Iran condemned the Arab League’s resolution about arming militias in Syria and is very unlikely to stop supporting its proxies in Syria. Syrian state media released the final communique of the Arab League Summit in Jeddah on May 19, which highlighted Arab state unity and uncharacteristically rejected external support for non-state militias. Iranian Foreign Affairs Ministry Spokesperson Nasser Kanani expressed dissatisfaction with the resolution. Bashar al Assad met with Saudi and Emirati leaders in Jeddah to strengthen economic and bilateral ties, demonstrating Assad’s increased opportunities for economic engagement with neighboring countries. Saudi Arabia and the United Arab Emirates have not indicated willingness or capacity to collaborate militarily with Syria, leaving Iran as one of Assad’s key security partners. Saudi Arabia normalized relations with Iran on March 10 and the United Arab Emirates is funding key infrastructure projects in Iran, demonstrating Arab League states’ mixed policy toward Iran.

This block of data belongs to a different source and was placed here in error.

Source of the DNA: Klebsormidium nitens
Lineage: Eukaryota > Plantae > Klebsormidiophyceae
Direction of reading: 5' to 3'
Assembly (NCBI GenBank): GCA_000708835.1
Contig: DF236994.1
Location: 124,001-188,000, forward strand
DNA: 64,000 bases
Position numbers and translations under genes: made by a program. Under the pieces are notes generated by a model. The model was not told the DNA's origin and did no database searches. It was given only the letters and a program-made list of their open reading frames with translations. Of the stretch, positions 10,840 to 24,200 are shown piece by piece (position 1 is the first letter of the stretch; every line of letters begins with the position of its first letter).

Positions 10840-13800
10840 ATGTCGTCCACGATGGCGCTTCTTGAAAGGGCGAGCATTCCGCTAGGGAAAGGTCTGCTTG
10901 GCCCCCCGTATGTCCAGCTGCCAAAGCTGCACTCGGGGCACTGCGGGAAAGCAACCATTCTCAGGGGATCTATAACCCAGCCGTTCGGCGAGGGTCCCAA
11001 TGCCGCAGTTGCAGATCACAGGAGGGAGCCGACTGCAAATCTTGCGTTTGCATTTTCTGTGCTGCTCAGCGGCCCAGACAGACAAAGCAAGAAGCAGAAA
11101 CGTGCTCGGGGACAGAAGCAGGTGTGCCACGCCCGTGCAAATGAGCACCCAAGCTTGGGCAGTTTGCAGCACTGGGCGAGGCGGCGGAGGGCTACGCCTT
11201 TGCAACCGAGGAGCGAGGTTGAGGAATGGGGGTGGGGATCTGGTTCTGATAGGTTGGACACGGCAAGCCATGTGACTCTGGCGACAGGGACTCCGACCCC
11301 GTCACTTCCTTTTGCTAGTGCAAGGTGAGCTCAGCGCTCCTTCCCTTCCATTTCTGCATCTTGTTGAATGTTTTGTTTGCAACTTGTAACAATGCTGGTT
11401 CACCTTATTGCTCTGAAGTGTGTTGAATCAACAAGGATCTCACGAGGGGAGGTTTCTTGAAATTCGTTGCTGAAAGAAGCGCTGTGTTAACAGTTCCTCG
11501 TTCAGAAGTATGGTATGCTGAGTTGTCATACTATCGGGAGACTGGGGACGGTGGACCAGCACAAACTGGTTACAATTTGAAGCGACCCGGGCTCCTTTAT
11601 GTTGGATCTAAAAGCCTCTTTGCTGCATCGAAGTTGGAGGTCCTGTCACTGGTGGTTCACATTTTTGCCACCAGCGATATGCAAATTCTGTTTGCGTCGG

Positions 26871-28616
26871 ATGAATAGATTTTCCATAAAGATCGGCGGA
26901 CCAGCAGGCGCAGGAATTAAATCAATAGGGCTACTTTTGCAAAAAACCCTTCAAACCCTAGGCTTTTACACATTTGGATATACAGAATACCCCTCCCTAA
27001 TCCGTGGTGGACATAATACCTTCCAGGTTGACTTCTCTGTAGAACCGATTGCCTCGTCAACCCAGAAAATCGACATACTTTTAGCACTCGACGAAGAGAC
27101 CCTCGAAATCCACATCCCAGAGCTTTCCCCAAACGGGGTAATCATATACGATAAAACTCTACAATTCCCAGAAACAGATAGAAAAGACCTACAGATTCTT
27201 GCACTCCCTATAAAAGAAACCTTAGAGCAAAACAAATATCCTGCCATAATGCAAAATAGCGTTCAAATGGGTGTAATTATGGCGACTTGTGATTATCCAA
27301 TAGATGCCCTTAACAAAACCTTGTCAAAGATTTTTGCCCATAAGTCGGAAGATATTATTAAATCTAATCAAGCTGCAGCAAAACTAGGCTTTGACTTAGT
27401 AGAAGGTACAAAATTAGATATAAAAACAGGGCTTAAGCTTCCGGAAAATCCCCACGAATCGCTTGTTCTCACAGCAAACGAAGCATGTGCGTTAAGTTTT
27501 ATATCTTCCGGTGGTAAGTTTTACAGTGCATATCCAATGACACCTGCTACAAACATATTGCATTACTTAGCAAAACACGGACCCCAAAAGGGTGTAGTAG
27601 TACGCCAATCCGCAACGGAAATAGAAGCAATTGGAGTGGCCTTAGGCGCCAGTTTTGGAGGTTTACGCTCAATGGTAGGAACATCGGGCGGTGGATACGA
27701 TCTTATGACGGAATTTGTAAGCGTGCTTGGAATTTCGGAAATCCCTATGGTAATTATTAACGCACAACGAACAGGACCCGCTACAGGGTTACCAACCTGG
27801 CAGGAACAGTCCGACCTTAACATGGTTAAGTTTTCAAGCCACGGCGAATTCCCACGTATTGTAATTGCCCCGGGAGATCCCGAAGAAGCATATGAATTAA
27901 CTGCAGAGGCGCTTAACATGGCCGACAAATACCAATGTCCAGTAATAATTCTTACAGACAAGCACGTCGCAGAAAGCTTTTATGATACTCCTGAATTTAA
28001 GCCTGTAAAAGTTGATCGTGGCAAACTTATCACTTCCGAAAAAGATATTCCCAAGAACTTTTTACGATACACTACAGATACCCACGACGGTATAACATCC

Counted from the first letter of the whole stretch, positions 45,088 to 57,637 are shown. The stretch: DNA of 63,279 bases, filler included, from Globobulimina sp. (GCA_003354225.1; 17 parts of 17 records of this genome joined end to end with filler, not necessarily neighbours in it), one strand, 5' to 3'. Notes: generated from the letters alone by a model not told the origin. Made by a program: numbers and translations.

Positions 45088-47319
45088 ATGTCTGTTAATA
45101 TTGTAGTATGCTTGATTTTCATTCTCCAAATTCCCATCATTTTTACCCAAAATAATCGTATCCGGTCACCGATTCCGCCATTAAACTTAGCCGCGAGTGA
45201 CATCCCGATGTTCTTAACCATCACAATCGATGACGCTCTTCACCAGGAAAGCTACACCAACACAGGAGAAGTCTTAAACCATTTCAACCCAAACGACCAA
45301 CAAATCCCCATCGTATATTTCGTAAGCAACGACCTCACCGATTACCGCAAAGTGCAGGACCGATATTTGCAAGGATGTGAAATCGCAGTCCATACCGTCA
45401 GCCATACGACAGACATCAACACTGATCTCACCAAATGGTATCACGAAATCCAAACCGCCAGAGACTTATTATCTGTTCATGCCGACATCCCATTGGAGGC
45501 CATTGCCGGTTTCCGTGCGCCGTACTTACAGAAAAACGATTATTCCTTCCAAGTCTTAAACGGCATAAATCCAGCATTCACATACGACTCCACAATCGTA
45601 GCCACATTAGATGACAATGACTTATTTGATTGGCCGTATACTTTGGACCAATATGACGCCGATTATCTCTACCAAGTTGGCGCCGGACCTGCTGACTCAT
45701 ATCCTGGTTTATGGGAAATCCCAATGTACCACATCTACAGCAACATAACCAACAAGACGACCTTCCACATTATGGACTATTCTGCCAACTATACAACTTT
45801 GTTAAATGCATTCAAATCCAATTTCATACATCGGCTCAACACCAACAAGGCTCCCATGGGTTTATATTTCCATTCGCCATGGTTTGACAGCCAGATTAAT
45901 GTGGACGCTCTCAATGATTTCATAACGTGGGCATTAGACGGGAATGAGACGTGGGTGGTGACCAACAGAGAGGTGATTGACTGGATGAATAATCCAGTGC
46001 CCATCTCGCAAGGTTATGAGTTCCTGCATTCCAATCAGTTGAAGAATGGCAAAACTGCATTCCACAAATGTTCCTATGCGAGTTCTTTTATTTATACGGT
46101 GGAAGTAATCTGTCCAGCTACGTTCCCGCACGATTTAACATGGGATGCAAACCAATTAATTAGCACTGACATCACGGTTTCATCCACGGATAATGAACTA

Iran is establishing a military base in eastern Syria, likely advancing efforts to secure permanent access to critical transportation routes across the country. The Lebanon-based construction company Jihad al Binaa began building a permanent Iranian military base including a barracks, weapons storage facility, training camp, and dozens of houses for families of Iranian-affiliated militants in Deir ez Zor City on May 19. Jihad al Binaa is a US-sanctioned company that Iran funds and Lebanese Hezbollah operates. A senior Iranian military and religious delegation toured several military sites in Deir ez Zor Province, including the new military base in Deir ez Zor City on May 20. Senior Iranian officials have previously arrived to Deir ez Zor Province to assess operational security ahead of expanding operations in Syria. Iranian militants established two other military bases in Syria that reinforce a long-term Iranian effort to secure multiple ground and air routes into Syria. Popular Mobilization Forces constructed 500 prefabricated residential units near Aleppo city following the February 6 earthquake and may have used them to establish long-term housing for their troops, as CTP previously reported. Iranian-backed militants began constructing a permanent military base in southern Damascus on May 17. Iranian bases in Aleppo, Damascus, and Deir ez Zor ensure Iran’s ability to transfer weapons to its proxy network in the Levant. Ongoing Iranian infrastructure projects indicate that the Arab League resolution condemning arming militias is very unlikely to deter Iranian activity in Syria.